“Vol. 1 – Happiness Is The Road: The Essence” by Marillion

Artist: Marillion
Title: “Happiness Is The Road, Volume 1: The Essence
Label: MVD Audio
Release Date: 10/28/2008
Genre: Progressive Rock
Rating: 3/5

Marillion is definitely proving themselves to be a band that not only continually keeps their fans in releases but also by being a band that confuses these same listeners with the apparent on and off strength of the material they choose to dish out. I say this not as a “Fish Head” even though I loved those years, but as someone who chose to maintain course with the band as Hogarth joined in and delivered a number of amazing but different sounding albums. It was clear from his beginnings in the group that a different direction was being taken and for the most part these early albums were incredible. Steam was lost several years ago with “Radiation” and “Marillion.com” and it seemed to be business as usual with the incredible “Marbles”. Then came “Somewhere Else” and to say that this placid and tedious album was boring would be an understatement. The bands follow up would have to impress me quite a bit I felt and I anxiously awaited the release which came to the listeners this time as two distinct CD’s; Part One being “Essence” and Part Two being “The Hard Shoulder”. My copies were not together like some editions are so I adventured into them one at a time. Here goes nothing.

“Happiness Is The Road, Part 1: Essence” (referred to as “Essence” from now on) starts off with solemn piano and the always passionate voice of Hogarth and while it sets the mood of the release it didn’t snare me for the brief moments that it played. The album tracks are sewn together and the release plays like one long movement and when “The Train Of My Life” begins it still is setting up mood and is rather slow. To me this was not at all exciting and I was worried only two tracks in. Parts of the track pick up towards the end but it is quite the dreamy and atmospheric piece that you either love or hate from them. I was really bored with “Essence” and felt it went nowhere fast and this continues more often than it does not with Pt1 of their new music. I guess I can be accused of just “not getting” what the band is out to do these days, but they really kicked me back into the game with “Marbles” so I didn’t understand why all the over the top atmosphere and ethereal stuff was coming into play. For me I was finding the ups and downs of this album being like that of a rollercoaster and I was really thinking I had been on the ride too long at certain points. If you wanted the band to be music that you relax too to then there is a lot of great stuff on “Essence” to help you find that mental space but if you are longing for what they boldly did on “Brave” or even “This Strange Engine” you will be a bit disappointed. “Nothing Fills The Hole” starts off again slow, and then picks up with a very repetitive chorus and it was not until “Woke Up” that I found myself doing the same. This could very well be my favorite number on the very difficult to work through release. There are a couple of moments here and there on “Trap The Spark” but it is back to airy and spacey stuff with the one after it. The CD appears to close with the full title track of “Happiness Is The Road” and it’s a lengthy epic but not one that falls into the typical epic definition. Hogarth talks through much of it as opposed to singing and I really wanted to hear him belt out the notes for a change which he is still more than capable of. Thankfully he raises his pitch for the chorus. Many will notice how Mark Kelly’s keyboards are more up front in the production for a change but instead of letting it loose Mark keeps it to these dreamy sound scapes and sadly I didn’t find Rothery wailing anywhere. The drumming offered up by Mosley is solid but will not call to mind the past of the impressive player as he now seems to be merely keeping time.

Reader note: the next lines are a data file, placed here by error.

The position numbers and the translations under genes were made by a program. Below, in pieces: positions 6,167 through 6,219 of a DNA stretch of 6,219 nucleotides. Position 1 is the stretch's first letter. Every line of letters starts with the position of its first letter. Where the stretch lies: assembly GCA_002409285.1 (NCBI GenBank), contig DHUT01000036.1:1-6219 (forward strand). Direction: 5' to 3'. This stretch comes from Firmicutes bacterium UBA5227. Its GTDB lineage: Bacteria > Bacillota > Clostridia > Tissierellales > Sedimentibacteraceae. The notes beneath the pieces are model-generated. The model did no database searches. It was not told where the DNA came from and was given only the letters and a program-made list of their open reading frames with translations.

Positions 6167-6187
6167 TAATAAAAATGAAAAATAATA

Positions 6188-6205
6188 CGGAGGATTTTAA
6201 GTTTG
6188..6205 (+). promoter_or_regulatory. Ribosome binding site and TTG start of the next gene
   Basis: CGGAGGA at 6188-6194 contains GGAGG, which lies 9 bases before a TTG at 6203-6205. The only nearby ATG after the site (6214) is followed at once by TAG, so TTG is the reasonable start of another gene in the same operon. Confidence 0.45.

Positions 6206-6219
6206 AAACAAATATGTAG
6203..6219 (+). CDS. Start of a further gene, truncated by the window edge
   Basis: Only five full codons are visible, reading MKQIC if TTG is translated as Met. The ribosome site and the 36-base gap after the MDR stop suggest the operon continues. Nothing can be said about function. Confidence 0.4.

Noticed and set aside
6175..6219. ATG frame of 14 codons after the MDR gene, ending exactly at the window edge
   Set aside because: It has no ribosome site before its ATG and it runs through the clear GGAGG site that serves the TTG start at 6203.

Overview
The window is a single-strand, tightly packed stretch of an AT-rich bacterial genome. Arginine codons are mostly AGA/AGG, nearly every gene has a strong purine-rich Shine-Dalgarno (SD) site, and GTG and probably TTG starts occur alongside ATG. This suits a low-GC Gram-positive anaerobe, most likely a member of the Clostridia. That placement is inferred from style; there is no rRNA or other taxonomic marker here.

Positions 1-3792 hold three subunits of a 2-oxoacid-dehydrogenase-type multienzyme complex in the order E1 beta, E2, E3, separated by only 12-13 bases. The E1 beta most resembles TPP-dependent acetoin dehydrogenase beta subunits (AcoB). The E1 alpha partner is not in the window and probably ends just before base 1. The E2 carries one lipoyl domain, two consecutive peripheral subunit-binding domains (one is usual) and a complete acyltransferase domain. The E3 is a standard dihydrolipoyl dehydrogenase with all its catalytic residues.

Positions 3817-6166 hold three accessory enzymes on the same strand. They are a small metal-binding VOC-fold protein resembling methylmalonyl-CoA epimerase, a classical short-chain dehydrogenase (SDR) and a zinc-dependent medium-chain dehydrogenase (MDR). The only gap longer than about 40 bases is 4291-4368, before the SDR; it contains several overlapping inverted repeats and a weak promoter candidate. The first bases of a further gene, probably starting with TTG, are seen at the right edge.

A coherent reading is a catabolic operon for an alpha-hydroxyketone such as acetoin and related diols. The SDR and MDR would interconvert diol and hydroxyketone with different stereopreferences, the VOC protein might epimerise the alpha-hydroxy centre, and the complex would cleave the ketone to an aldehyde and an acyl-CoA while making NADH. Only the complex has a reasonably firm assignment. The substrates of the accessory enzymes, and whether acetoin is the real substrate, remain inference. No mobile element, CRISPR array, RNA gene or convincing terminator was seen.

The CD lists ten tracks but once this finishes we have silence for track eleven (done on purpose and not by accident) and then on comes a song as track twelve. It’s not listed anywhere on the booklet, but based on the lyrical content of the tune I am guessing that it’s called “Half Empty”. It starts off slow with Hogarth repeating over and over “I used to be half empty, but now I’m half full” and I thought that this would remain the way the track went but instead they raise it up a notch in volume and tempo. As this ended the soothing atmospheric and heady groove of “Essence” I felt as if the band was shaking me awake after I had nodded off in my chair. There are lyrics provided in the booklet and from them you can take that this was very philosophical at times. Marillion’s audience has changed with them over the years and while some have moved on there are those who brought people who loved the new sounds into the fold and the band has maintained a cult level following and underground status as result. This is not for everyone but does have some redeemable moments albeit not enough for someone like me. I cannot say that I hated it, but I can say that it didn’t really excite me as much as I had hoped it would. Now let’s see what Part 2 “The Hard Shoulder” is all about.

Track Listing:
1. Dreamy Street
2. This Train Is My Life
3. Essence
4. Wrapped Up In Time
5. Liquidity
6. Nothing Fills The Hole
7. Woke Up
8. Trap The Spark
9. A State Of Mind
10. Happiness Is The Road
12. Half Empty (bonus track)

Official Website: http://www.marillion.com

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